Being chair of the Intergovernmental Panel on Climate Change (IPCC) is probably no picnic. The organization has recently been under attack for its inability to explain why global temperatures have flat-lined, despite a rise in human-made carbon dioxide, once thought to be the main driver of climate change. As the Netherlands submission to overhaul IPCC pointed out, the IPCC’s focus on ‘comprehensive’ reporting meant that for 15 years, global governments were unaware that global warming had stagnated – and continued to implement climate change policies to ‘stop global warming’…that had stopped naturally.
A group of European scientists and scholars are raising the issue of free scientific inquiry in response to the previous Belgian Council of Minister’s support of an individual who is a candidate for the Chair of the IPCC. However, these experts say the proposed candidate appears to bring an agenda to the table – and that’s not what the world needs now.
They’ve issued a communiqué in Belgium that is getting some press. See the English version here English Version of van Ypersele Communique Jan 21 2015 . The English version of the communique expresses the opinions of the group and they wish to make fair comment on a matter of public interest. The English version includes some relevant background information for North American readers who may not be familiar with the issues or the signatories to the communiqué.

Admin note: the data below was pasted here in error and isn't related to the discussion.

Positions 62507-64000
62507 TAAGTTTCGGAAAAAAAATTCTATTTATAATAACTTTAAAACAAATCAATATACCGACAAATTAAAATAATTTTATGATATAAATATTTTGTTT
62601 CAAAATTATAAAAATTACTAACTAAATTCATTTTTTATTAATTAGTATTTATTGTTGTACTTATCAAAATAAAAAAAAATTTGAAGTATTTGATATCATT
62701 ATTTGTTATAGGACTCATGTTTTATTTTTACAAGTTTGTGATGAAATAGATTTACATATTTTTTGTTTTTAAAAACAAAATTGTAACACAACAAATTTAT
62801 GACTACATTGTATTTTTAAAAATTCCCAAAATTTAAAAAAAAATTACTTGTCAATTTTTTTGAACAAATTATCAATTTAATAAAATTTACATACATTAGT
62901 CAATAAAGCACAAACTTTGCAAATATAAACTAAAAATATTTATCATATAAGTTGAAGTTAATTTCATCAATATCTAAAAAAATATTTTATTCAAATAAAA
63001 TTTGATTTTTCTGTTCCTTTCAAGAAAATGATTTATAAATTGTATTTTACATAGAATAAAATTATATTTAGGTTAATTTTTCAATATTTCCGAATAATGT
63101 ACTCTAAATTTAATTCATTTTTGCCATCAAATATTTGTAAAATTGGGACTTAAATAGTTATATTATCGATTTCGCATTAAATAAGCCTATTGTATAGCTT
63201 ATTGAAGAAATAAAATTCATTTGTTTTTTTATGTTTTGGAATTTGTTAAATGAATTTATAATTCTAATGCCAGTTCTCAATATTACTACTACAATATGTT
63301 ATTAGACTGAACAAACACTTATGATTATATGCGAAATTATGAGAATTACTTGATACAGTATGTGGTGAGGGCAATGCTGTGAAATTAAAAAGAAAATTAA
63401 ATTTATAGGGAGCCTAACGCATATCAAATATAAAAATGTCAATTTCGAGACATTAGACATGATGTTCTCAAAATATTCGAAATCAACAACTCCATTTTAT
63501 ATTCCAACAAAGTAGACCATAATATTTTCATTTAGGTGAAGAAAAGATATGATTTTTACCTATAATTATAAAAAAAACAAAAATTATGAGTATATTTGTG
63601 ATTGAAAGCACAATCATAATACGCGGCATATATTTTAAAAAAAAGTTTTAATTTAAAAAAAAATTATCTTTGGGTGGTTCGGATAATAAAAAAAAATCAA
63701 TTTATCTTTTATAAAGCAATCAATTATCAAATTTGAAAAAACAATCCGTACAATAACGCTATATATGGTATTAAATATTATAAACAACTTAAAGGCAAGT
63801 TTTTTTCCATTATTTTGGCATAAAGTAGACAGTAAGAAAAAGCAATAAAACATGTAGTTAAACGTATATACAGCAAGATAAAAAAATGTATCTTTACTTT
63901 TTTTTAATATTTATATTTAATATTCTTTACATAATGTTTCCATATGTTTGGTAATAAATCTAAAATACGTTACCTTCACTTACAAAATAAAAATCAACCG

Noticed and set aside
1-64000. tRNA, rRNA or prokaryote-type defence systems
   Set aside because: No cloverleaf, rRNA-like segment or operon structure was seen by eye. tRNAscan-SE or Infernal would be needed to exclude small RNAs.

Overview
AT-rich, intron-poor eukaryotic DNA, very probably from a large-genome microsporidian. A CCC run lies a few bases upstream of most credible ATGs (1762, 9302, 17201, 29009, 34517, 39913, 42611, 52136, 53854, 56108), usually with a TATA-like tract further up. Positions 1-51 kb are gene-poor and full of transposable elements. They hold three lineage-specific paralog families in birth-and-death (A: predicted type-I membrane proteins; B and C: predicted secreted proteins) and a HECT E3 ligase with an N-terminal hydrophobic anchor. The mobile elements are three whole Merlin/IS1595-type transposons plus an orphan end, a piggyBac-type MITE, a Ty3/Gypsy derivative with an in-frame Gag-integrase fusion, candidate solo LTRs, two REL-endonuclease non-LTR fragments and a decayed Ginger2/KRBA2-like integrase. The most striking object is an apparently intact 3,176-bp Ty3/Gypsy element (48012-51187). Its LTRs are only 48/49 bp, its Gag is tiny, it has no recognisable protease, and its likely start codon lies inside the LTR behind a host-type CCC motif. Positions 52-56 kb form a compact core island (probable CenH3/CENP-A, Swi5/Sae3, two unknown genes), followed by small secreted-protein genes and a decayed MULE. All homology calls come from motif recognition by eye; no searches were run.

Ironically, this candidate is part of a university that is signatory to the Magna Charta Universitatum:
“The Magna Charta Universitatum is a document that was signed by 388 rectors and heads of universities from all over Europe and beyond on 18 September 1988, the 900th anniversary of the University of Bologna.
It contains principles of academic freedom and institutional autonomy as a guideline for good governance and self-understanding of universities in the future.
Academic freedom is the foundation for the independent search for truth and a barrier against undue intervention for both government and interest groups.”
Let us continue the 900+ year tradition of the University of Bologne – let us be free to question and criticize climate science in a civil and rational manner.